Earth Planets Space, Vol. 61 (No. 4), pp. 535-544, 2009
Toshiaki Kozu1, Yasu-Masa Kodama2, Yoshiaki Shibagaki3, Toyoshi Shimomai1, Masayuki Kawashima4, and Simon P. Alexander5
1Shimane University, Matsue, Shimane 690-8504, Japan
2Hirosaki University, Hirosaki, Aomori 036-8561, Japan
3Osaka Electro-Communication University, Neyagawa, Osaka 572-8530, Japan
4ILTS, Hokkaido University, Sapporo, Hokkaido 060-0819, Japan
5Australian Antarctic Division, Kingston, Tasmania 7050, Australia
(Received November 25, 2007; Revised September 9, 2008; Accepted September 15, 2008; Online published May 14, 2009)
Vertical wind variations in the Upper Troposphere and Lower Stratosphere (UTLS) measured by the Equatorial Atmosphere Radar (EAR) at Kototabang, Sumatra, between 2003 and 2005 but mainly in 2004, have been statistically analyzed to study the characteristics of wind variances associated with convective activity, which is related to gravity wave generation and propagation. The analyses are intended to characterize relatively short period disturbances of less than 12 hours and an energy propagation direction of a relatively high elevation angle, and to relate vertical wind variations to convective activity close to the EAR. Correlation analyses between vertical wind variations and rainfall show that the wind variances have a clear diurnal variation indicating probable effects of tropospheric convection. They also show some intraseasonal variation. However, there are no significant correlations with the Out-going Long-wave Radiation (OLR) anomaly. The correlations between variances at UT and LS suggest that the UTLS coupling of vertical wind variation through upward propagation of gravity wave is similarly evident in the afternoon during both the active and the inactive phase of OLR that is a proxy of large-scale convective activity.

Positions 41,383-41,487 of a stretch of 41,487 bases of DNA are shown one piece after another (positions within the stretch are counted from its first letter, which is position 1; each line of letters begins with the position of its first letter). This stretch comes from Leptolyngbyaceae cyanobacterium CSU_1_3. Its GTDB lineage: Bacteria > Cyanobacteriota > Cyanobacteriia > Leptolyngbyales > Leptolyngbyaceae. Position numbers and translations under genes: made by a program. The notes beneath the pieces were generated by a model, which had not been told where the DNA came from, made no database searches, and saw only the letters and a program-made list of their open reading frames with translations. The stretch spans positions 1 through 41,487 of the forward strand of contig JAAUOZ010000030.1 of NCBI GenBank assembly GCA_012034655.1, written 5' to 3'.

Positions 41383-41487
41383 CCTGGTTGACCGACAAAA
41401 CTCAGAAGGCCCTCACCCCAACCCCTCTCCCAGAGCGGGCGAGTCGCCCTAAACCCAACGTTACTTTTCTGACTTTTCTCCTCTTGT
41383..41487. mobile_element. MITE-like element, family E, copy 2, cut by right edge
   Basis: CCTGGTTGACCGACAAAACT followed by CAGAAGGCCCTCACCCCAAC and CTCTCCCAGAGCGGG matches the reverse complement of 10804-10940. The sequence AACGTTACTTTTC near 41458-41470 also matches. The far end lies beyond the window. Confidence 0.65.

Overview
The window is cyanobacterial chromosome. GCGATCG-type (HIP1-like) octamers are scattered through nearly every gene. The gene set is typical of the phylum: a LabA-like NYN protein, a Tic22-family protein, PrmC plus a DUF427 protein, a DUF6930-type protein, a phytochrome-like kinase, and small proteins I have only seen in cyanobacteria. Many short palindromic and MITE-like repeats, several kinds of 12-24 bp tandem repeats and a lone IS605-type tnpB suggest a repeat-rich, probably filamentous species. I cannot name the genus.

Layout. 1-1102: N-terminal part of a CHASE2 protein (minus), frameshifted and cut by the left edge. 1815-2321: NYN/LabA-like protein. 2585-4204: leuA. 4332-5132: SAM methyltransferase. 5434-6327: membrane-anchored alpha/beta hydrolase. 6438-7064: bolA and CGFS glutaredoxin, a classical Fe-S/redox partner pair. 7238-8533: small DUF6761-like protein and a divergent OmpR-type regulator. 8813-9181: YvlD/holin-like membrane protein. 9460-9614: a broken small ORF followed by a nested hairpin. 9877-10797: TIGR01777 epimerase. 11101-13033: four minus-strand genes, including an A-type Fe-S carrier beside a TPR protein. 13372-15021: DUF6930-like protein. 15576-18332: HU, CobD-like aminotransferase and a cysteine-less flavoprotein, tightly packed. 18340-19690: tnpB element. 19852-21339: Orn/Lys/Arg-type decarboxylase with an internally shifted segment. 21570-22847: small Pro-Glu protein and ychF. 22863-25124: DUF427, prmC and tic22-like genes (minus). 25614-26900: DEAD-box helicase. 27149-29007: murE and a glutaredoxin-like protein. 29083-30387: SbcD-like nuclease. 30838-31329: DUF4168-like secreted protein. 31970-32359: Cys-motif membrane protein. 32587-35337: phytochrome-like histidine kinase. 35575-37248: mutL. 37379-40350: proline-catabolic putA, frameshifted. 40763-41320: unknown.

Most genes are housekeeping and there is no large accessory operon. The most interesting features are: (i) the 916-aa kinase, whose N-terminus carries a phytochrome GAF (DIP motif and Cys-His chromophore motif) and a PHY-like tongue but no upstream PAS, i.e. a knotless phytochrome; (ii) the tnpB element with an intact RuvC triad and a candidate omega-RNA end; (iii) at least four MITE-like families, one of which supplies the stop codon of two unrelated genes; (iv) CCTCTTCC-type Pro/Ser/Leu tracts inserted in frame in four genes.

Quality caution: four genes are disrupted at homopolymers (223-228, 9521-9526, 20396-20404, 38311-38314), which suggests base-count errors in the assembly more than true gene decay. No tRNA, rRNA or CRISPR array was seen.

Key words: Vertical wind, gravity wave, equatorial region, tropospheric convection, rainfall.